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NHS needs 70,000 more nurses by 2024 to clear COVID backlog

Health Foundation says government pledge to find 50,000 nurses falls short of numbers needed

Health Foundation says government pledge to find 50,000 nurses by the end of 2024 falls way short of numbers needed

The NHS in England needs nearly 70,000 more nurses by 2024 if it is to recover from the challenges imposed by the pandemic, according to a new report.

Health and Social Care Funding to 2024/25 by health charity the Health Foundation

Health Foundation says government pledge to find 50,000 nurses by the end of 2024 falls way short of numbers needed

Health Foundation report suggests 69,600 extra nurses will be required if the NHS is to clear the backlog of patients
Picture: iStock

The NHS in England needs nearly 70,000 more nurses by 2024 if it is to recover from the challenges imposed by the pandemic, according to a new report.

Health and Social Care Funding to 2024/25 by health charity the Health Foundation suggests 69,600 extra nurses will be required if the NHS is to clear the backlog of patients and reduce waiting times by 2024-5.

Extra nursing input will be needed to tackle backlog of cases

The findings indicate that the government’s pledge to find 50,000 additional nurses by the end of 2024 will fall way short of the numbers needed.

The figures are based on a calculation of the extra nursing input that will be needed to tackle a backlog of cases and meet a projected rise in demand, including a substantial increase in mental health referrals.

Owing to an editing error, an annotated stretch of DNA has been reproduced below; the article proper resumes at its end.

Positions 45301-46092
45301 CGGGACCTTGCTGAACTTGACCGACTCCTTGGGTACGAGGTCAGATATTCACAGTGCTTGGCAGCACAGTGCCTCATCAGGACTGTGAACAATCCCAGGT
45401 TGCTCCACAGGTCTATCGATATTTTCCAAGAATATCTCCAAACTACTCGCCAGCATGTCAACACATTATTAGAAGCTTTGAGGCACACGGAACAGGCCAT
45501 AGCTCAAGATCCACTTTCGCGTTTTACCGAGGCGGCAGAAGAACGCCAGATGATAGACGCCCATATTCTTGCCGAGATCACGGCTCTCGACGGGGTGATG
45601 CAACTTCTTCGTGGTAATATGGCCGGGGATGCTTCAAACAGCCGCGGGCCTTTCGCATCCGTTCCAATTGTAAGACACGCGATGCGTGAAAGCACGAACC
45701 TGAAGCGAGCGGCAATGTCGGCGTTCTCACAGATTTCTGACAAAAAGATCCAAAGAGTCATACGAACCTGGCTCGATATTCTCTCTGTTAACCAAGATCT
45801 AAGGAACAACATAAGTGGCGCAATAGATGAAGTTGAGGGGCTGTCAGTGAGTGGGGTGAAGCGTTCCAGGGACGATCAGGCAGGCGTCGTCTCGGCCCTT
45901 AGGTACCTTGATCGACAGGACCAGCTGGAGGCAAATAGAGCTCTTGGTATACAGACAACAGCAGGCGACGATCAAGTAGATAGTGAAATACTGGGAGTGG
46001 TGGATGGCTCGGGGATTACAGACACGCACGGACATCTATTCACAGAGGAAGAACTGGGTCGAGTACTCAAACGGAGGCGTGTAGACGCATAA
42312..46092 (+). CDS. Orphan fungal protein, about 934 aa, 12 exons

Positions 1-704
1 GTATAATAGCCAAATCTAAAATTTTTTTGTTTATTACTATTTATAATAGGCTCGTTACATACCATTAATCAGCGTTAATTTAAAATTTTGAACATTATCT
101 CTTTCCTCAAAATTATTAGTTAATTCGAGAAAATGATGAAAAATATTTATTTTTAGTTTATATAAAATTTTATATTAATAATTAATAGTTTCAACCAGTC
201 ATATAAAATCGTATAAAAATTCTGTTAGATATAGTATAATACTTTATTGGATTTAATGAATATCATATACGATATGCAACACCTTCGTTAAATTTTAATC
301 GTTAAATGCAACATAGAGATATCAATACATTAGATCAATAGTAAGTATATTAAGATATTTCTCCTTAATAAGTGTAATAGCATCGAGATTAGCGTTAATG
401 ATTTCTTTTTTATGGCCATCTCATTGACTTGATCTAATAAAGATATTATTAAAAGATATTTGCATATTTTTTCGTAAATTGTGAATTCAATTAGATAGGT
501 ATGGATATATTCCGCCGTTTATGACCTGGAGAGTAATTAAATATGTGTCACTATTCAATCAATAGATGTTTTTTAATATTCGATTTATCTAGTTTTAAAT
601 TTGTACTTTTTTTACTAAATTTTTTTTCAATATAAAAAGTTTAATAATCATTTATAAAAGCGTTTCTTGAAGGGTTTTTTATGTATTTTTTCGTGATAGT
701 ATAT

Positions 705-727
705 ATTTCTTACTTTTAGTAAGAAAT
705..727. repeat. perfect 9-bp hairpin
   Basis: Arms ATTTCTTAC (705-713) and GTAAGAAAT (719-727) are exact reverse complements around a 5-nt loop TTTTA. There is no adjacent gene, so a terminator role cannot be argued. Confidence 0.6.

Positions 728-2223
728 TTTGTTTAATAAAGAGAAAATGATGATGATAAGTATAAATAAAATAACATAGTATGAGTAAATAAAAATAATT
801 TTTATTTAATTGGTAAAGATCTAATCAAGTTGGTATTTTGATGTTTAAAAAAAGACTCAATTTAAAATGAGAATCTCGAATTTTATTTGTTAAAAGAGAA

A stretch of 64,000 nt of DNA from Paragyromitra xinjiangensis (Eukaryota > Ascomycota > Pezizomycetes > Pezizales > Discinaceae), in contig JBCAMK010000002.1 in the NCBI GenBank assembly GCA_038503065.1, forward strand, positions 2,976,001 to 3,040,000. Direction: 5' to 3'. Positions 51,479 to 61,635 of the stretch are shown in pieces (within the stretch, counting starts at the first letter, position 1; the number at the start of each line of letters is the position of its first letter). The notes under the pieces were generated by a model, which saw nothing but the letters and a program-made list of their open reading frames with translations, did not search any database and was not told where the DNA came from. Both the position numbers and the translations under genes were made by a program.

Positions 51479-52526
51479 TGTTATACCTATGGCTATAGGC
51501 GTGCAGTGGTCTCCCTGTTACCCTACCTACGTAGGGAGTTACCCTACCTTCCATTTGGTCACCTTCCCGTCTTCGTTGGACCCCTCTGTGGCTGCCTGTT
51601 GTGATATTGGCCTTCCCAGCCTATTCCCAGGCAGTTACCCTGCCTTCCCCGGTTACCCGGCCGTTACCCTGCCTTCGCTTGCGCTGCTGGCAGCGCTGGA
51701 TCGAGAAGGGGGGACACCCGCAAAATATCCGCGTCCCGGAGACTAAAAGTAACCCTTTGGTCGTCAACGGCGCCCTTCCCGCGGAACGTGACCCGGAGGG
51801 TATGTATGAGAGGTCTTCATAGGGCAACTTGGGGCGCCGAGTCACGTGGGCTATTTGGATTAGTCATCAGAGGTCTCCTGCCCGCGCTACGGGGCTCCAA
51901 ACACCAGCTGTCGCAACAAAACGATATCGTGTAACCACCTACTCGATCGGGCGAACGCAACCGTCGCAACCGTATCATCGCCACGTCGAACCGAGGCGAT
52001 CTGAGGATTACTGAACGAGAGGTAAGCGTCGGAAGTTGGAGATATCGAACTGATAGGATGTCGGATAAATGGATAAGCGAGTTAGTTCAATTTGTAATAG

The researchers predict at least 370,500 full-time equivalent nurses will be needed in England in 2024-25 – up from 300,900 in 2018-19. This represents a 23% growth in the nursing workforce and is on top of recruitment needed to fill current vacancies.

Fears many will leave profession because of COVID-19 burnout

Health Foundation senior economist Omar Idriss said: ‘There is already a big nursing vacancy rate. To add additional recruitment on to that is quite a challenge.

‘It comes down to government ambition on how quickly they want to clear the backlog of care that has resulted from the pandemic.’

The foundation’s report comes amid concern about ongoing nursing shortages across the UK and fears many will leave the profession because they have been left burned out and exhausted by the COVID-19 crisis.

The latest statistics from NHS Digital show that as of June this year, there were 38,952 registered nurse vacancies in the NHS in England – an overall vacancy rate of 10.3%.

Government says NHS will receive extra £5.4 billion over next six months to tackle waiting lists

RCN England director Patricia Marquis warned patient care would be put at risk ‘for years to come’ without urgent investment in the nursing workforce.

‘With the number of nursing vacancies now heading in the wrong direction this is a warning that can no longer be ignored,’ she said.

The government has announced the NHS in England will received an extra £5.4 billion over the next six months to support its response to COVID-19 and tackle waiting lists.

A Department of Health and Social Care spokesperson said there were over 8,900 more nurses working in the NHS compared with last year: ‘We are committed to recruiting and retaining more talented staff, including delivering 50,000 more nurses in our NHS by the end of this parliament.’


Find out more

The Health Foundation (2021) Health and Social Care Funding to 2024/25


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